‘Wait for me,’ I called, running after him across the boulevard.

He stopped, put the phone to his chest. ‘Do you know a winery called Château Lacasse? In Les Eglisottes?’

‘No, I’ve never heard of it.’

‘Good. Come on then, let’s go.’


In less than half an hour we’d crossed the bridge that spans the broad, brown waters of the Gironde estuary and were cruising along the four-lane Trans­européenne highway past Libourne. Lefèvre drove too fast. I glanced at the speedometer but had to look away when the needle skipped past one-forty – speeding is another of my pet hates. He was a cautious driver though and he didn’t scare me too much. If anything, I was disappointed by the lack of a blue flashing light to stick on the roof of the anonymous-looking Peugeot.

The sun was behind us when we came off the autoroute at Saint-Médart. Long shadows, cast by the road signs, stretched across the tarmac of the exit road. Summer had passed so quickly.

After crossing the River Isle we left behind the vine-dominated landscape of the Libournais and turned onto a narrow wooded lane. The darkness of dusk replaced the sunshine and my mood darkened too.


I know what it is that I’ve got. There’s a name for it, of course. I just don’t like to talk about it, that’s all, and I refuse to let it define me. But here’s a clue: did you hear the one about the manic depressive penguin? He had the misfortune to bump into a bipolar bear.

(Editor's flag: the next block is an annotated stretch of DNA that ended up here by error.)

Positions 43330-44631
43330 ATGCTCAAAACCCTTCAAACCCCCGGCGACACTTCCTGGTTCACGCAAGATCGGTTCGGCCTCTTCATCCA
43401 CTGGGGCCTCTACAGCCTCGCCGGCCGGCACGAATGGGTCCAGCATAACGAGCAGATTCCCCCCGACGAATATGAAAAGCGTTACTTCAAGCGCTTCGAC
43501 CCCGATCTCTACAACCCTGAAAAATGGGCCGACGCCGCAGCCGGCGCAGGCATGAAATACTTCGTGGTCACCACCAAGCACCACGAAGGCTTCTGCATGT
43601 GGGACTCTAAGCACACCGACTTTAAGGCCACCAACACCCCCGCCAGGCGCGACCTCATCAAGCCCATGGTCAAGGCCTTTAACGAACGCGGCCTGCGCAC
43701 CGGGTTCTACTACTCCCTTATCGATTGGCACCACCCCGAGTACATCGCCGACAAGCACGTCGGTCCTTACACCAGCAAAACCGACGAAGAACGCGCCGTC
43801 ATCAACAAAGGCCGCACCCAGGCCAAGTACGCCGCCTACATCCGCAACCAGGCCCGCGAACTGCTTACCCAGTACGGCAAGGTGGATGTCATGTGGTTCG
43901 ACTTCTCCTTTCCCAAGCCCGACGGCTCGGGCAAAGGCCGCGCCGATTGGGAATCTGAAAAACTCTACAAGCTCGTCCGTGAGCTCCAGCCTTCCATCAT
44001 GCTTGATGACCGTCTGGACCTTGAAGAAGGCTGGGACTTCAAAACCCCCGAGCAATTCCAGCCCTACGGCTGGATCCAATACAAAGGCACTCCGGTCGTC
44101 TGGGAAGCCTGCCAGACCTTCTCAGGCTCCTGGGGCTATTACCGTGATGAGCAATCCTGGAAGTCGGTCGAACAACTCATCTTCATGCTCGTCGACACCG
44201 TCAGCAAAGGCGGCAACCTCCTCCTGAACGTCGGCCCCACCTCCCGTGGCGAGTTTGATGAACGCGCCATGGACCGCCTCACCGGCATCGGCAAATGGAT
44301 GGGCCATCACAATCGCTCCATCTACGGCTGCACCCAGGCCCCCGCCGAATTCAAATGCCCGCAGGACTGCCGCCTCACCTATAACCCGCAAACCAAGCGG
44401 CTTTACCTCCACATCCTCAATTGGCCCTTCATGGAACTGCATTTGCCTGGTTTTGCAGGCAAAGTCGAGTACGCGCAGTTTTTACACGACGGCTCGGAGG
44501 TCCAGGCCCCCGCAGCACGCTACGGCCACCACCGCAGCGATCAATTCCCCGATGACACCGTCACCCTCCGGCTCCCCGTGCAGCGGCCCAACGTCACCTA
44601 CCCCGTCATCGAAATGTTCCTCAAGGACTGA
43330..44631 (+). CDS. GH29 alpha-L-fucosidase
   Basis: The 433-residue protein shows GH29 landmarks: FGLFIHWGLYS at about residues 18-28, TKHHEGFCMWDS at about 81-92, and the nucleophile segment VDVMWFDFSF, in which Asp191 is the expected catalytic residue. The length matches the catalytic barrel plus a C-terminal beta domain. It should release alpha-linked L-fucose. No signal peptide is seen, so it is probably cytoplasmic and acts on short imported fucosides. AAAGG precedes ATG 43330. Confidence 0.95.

Not funny? No, perhaps not, but nor is my condition.

Anyway, the lithium tablets didn’t agree with me and I stopped taking them years ago. Since then, as long as I keep a check on my manic flights of fancy and surround myself with those I love – especially when the black thoughts threaten to strike –  I get along just fine. And after the fairly manic series of events that led to my getting shot, I’d managed to stay away from anything, well, too exciting. Until then, that is; until the phone call that put paid to my romantic evening with the captain. The grape harvest was almost upon me, I’d been elected to join La Jurade – the hallowed Saint-Emilion brotherhood – and now I was racing towards the scene of a gruesome-sounding murder. Oh well, I said to myself, just remember two things Jeanne: remain calm and keep smiling.


I was still trying to smile when I began to wonder if Lefèvre had taken a wrong turn. I’ve always trusted policemen, but I was beginning to suspect that this one had no idea where the hell he was going.